Africa is emerging as a new pole of global growth. Despite the weak and uneven recovery in many advanced economies, growth is expected to rebound in Africa in 2012. With an increasing number of people being lifted out of poverty, an emerging middle class, a new generation of innovative entrepreneurs, and increasing school enrolment, the continent is reaping the benefits of years of hard work, better macroeconomic management, and integration into the world economy. The transition process in parts of North Africa and the consolidation of democracies in other parts of Africa have created much optimism, high expectations and huge potential in terms of economic and social development. Nevertheless, major challenges remain: poverty is still widespread, famine and food insecurity affect many, violent conflicts persist in certain places, youth unemployment is high and climate change poses a growing threat to long-term development prospects. More immediately, the world is only three years away from the target date for the Millenium Development Goals, and already starting to think about post-2015 Goals.
Against this background, this fifth joint "Mutual Review of Development Effectiveness in Africa" by the United Nations Economic Commission for Africa (UNECA) and the Organisation for Economic Co-operation and Development (OECD), reviews the delivery of commitments made by African governments and their international partners, the results achieved and future policy priorities. It covers four broad policy areas: sustainable economic growth, investment in people, good governance, and financing for development. Within these four areas, it looks at 18 individual topics.
The report is a unique collaborative exercise in mutual accountability, undertaken under a mandate from NEPAD Heads of State and Government. It aims to provide a practical tool for political leaders and policy makers. It looks at Africa as a whole, while recognising the remarkable degree of diversity across the continent. It builds on the shift from aid effectiveness to development effectiveness at the Fourth High Level Forum on Aid Effectiveness in Busan.
This report shows that the track record continues to be mixed on the delivery of commitments and on the results achieved. For example, there has been real progress on the part of African governments in improving political and economic governance, restoring growth and rebuilding domestic revenue to an all-time high following the crisis, increasing access to primary education and health services, and reducing extreme poverty. Development partners have made an important contribution, including through substantial Official Development Assistance, even though earlier commitments have not been met in full. But enormous challenges remain in sustaining this growth, increasing investment, tackling infrastructure constraints, galvanizing the potential of women and youth, and accelerating progress on the most ‘hard-to-reach’ MDGs in the continent, including improving access to clean water and sanitation and reducing maternal and child mortality.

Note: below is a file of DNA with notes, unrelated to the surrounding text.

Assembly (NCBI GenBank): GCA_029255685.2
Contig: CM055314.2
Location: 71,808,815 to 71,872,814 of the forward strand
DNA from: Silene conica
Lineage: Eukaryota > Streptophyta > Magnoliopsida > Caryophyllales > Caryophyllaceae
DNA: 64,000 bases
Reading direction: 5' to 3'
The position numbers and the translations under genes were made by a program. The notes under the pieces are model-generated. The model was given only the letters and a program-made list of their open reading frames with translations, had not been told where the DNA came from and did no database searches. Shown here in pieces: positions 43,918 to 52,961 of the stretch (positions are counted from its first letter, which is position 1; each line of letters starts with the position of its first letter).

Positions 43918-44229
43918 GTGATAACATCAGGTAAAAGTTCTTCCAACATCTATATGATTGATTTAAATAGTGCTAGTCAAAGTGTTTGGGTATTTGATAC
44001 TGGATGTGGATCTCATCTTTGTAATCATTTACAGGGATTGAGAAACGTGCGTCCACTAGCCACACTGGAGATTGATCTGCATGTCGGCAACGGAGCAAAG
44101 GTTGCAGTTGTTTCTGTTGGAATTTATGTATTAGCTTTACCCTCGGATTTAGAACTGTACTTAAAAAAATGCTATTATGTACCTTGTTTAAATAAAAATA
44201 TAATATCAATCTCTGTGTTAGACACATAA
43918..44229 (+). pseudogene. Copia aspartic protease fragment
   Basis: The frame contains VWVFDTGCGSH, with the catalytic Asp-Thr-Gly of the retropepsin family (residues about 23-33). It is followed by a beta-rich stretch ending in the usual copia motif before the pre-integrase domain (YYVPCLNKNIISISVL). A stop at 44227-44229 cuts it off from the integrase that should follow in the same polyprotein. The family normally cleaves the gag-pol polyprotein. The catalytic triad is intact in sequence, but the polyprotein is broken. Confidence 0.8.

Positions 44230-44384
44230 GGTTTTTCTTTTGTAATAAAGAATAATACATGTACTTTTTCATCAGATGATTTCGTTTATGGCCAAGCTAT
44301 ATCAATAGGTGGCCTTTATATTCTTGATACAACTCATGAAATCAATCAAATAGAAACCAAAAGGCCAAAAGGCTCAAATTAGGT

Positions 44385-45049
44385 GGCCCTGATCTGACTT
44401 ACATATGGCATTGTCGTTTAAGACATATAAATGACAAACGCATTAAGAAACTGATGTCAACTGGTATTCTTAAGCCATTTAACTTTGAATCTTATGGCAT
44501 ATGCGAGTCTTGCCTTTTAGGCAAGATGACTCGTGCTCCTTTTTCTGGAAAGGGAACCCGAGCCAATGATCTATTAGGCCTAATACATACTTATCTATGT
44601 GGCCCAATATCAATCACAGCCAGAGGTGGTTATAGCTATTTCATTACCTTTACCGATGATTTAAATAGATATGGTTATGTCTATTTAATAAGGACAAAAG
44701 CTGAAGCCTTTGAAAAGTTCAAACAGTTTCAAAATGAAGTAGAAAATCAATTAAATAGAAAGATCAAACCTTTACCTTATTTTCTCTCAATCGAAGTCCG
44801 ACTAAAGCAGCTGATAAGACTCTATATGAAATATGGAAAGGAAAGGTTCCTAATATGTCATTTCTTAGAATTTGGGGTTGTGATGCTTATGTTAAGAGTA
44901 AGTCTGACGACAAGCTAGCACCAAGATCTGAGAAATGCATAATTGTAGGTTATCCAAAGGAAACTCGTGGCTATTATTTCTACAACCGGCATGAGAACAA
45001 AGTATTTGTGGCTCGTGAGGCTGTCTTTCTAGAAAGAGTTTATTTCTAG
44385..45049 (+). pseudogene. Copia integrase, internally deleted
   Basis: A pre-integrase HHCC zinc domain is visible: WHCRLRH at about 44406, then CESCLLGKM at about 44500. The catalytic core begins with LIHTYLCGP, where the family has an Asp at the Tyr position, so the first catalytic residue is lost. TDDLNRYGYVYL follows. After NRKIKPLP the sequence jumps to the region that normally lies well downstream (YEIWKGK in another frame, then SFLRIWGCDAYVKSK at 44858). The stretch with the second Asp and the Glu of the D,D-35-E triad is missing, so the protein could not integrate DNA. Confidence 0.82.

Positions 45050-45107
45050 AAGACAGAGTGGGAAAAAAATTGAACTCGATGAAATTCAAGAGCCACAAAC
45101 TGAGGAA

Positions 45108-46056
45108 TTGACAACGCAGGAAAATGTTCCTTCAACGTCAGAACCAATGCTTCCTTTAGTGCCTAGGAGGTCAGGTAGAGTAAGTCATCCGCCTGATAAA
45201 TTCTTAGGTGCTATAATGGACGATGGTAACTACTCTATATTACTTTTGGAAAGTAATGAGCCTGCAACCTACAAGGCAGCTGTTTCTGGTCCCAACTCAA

The development process in Africa is being led more and more visibly by African governments, stakeholders and citizens. Domestic revenue provides the main source of finance for their development efforts. Closer regional integration, in areas such as trade and infrastructure, is also essential to support this process. We welcome the increasing momentum that has been given in all these areas over the last year. But a successful development path for Africa is also linked to what happens in the wider global economy and to effective international support. We commend the countries that are keeping to their commitments in spite of tough fiscal consolidation plans. The crisis should not be used as an excuse to reduce development assistance. The focus of the G-20 on development since its November 2010 Summit in Seoul, and reiterated at its November 2011 Summit in Cannes, has also been an important step forward. At the OECD, this approach will be strengthened with a broader OECD strategy focused on knowledge sharing, growth enhancing policies and policy coherence.
Against this background, we identify the following priorities for Africa and its development partners.
We offer our support and call on African governments:
We offer our support and call on Africa’s development partners:
• To deepen co-operation in key areas of economic governance such as international tax issues and tackling illicit capital flows, in order to support Africa’s efforts to increase domestic revenue;
• To continue to resist protectionist pressures, and to re-double efforts to achieve further multilateral trade liberalisation;
• To resist pressure on aid levels, deliver those commitments which have been made to increase Official Development Assistance to Africa by 2015, and monitor progress towards this; and
• To facilitate Africa’s enhanced participation in any new arrangements for global governance.
We offer our support and call on the international community collectively:
• To seize the opportunity of the United Nations Conference on Sustainable Development (Rio+20) to put an international investment strategy in place to facilitate the transition towards a green economy; and
• To follow up the Fourth High level Meeting on Aid Effectiveness in Busan by building a true and inclusive global partnership to accelerate progress towards the MDGs, and design a framework for post-2015 Goals.
We, the UNECA and the OECD, stand ready to support African governments and stakeholders in business and society to reap the full benefits of Africa’s economic potential. This is essential to create more inclusive growth and development, and achieve better lives for Africans.